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A Short Note on Pineapple Express*
Ruping Mo
National Laboratory for Coastal and Mountain Meteorology / Pacific Storm Prediction Centre,
Environment Canada, Vancouver, BC, Canada
Corresponding author’s address:
Ruping Mo
Pacific Storm Prediction Centre
Environment Canada
201-401 Burrard Street
Vancouver, BC V6C 3S5
E-mail: [email protected]
Technical Report 2010-001
National Laboratory for Coastal and Mountain Meteorology
25 January 2010
This note is an invited contribution to a textbook entitled “Meteorology Today: An Introduction to
Weather, Climate, and the Environment”, by C. D. Ahrens, P. L. Jackson, and C. E. J. Jackson.
The “Pineapple Express” is a meteorological phenomenon that is a warm, moist
southwesterly flow bringing heavy precipitation and sometimes extensive flooding to the
North American West Coast. Typically in the cold season from October to March, an area
of low pressure over the Gulf of Alaska maintains a stream of very wet and warm air
flowing northeastward from near the Hawaiian Islands (where pineapples are grown) onto
the Pacific coast of North America (see Fig. 1). Such an “atmospheric river” is usually
marked by a quasi-stationary surface front along which mobile cyclones develop and
track toward the coast. Periods of heavy precipitation occur when the warm moist air is
forced over the coastal mountain ranges. The warm air can also melt the snow pack
rapidly in the mountains, further aggravating flooding in some areas.
An example
Figure 1 shows a Pineapple Express heading toward British Columbia (BC), in mid
January 2005. It spread periods of heavy rainfall across the southern portions of the
province. At Vancouver Harbour weather station, 103.4 mm of rain was recorded within
24 hours on 17 January, which was the 7th wettest day in the 80-year period between
1925 and 2005, and another 73.8 mm of rain was recorded on the following day. The
heavy and sustained rainfall across the BC South Coast wiped out the snowpack over the
mountains, and caused mudslides and flooding with roads being closed and families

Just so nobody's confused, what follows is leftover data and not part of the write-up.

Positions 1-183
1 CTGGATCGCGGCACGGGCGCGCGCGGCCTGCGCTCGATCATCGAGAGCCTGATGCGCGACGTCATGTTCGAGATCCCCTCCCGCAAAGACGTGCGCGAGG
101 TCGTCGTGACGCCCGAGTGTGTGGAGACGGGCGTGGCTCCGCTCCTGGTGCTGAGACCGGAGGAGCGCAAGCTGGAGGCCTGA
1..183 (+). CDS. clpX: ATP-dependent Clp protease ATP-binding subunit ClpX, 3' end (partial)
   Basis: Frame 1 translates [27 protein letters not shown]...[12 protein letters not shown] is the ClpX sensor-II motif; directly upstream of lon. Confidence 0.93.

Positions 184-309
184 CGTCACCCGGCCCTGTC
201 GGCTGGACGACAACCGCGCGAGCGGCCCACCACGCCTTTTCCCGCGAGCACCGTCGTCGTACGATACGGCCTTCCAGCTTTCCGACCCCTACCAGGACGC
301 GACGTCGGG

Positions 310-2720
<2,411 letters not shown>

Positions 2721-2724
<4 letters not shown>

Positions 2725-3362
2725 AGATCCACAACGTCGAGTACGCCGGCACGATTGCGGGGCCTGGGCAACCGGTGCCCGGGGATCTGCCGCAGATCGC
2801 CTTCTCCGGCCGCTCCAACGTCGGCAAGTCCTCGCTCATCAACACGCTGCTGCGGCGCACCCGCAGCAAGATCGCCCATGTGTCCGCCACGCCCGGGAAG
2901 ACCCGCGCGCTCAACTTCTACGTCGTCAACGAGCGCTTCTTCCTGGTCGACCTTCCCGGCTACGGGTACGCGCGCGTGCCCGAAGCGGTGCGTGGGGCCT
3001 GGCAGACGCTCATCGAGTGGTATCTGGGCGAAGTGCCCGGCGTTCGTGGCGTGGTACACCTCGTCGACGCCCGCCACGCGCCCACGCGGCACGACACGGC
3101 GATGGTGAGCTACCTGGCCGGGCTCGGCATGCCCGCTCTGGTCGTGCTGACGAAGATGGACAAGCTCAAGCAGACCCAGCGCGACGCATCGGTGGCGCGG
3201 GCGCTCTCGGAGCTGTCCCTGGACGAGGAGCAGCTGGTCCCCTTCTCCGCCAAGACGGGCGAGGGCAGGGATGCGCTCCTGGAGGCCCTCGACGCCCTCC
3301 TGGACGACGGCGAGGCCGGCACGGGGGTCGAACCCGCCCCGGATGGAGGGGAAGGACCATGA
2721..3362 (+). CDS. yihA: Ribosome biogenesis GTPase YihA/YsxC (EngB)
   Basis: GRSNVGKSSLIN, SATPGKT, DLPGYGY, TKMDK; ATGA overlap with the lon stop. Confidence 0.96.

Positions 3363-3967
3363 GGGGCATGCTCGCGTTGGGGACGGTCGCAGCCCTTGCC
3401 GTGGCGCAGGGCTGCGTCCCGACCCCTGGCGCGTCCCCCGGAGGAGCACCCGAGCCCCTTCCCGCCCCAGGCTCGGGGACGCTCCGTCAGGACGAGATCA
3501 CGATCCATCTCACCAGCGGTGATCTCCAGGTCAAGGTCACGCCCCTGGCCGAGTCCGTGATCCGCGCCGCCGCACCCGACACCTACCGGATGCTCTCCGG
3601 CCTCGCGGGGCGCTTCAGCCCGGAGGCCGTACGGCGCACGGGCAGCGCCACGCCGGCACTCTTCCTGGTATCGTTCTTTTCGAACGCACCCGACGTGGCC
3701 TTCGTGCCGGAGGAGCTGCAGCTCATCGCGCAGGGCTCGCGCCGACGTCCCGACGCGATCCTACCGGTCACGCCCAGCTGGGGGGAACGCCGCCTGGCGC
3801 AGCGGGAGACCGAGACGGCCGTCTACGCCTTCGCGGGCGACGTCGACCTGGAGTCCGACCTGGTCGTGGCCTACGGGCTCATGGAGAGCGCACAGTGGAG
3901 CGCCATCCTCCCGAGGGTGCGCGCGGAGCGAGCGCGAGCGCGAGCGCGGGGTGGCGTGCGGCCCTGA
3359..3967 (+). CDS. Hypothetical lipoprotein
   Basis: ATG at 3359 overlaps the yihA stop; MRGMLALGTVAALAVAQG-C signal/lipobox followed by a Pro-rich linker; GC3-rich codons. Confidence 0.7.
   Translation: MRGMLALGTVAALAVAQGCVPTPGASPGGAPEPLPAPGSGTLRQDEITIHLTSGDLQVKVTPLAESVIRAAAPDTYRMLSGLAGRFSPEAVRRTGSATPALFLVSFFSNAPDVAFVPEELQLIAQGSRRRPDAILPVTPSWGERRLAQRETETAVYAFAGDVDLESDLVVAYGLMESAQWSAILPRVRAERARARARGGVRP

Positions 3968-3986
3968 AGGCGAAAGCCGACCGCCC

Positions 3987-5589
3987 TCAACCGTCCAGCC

evacuated. Further inland and to the north, the precipitation fell as freezing rain or heavy
snow, creating severe avalanche hazards along the Trans-Canada Highway and most
other mountain passes.
Figure 1: The Pineapple Express phenomenon, as illustrated by the satellite (GOESWest) water vapour image with derived winds at 1200 UTC, 17 January 2005. The water
vapour image detects an infra-red wavelength that is sensitive to water vapour emissions.
Major low and high sea level pressure centers are marked by the black letters L and H,
Synoptic features and possible connection with MJO
Studies suggest that the Pineapple Express is usually associated with a distinct weather
pattern in the mid-troposphere. At 500 hPa there are higher than normal heights (i.e high
pressure at about 5.5 km above sea level) over the Bering Sea preceding the event; lower
than normal 500 hPa heights (and therefore pressure at 5.5 km above sea level) over the
Gulf of Alaska throughout the event; and higher than normal 500 hPa heights over the
southwestern United States and adjacent eastern Pacific Ocean during and after the event.
This configuration in the mid-troposphere provides a persistent storm track from the
southwest toward the northeast, while the transport of moisture is largely associated with
mobile cyclones that track from the subtropical Pacific toward the Pacific coast of North
America. There is evidence to suggesting that the tropical Madden-Julian Oscillation
(MJO – a cycle that enhances and suppresses rainfall in the tropics) exerts a strong impact
on the Pineapple Express. It is thought that tropical temperature patterns associated with
the MJO helps to create the mid-tropospheric (500 hPa) pattern needed for the Pineapple
Express to develop. In addition, heavy tropical rainfall of the MJO as it shifts eastward
from the eastern Indian Ocean to the western tropical Pacific may feed moisture directly
into the Pineapple Express system; such a system is sometimes called a “Tropical Punch”
by meteorologists.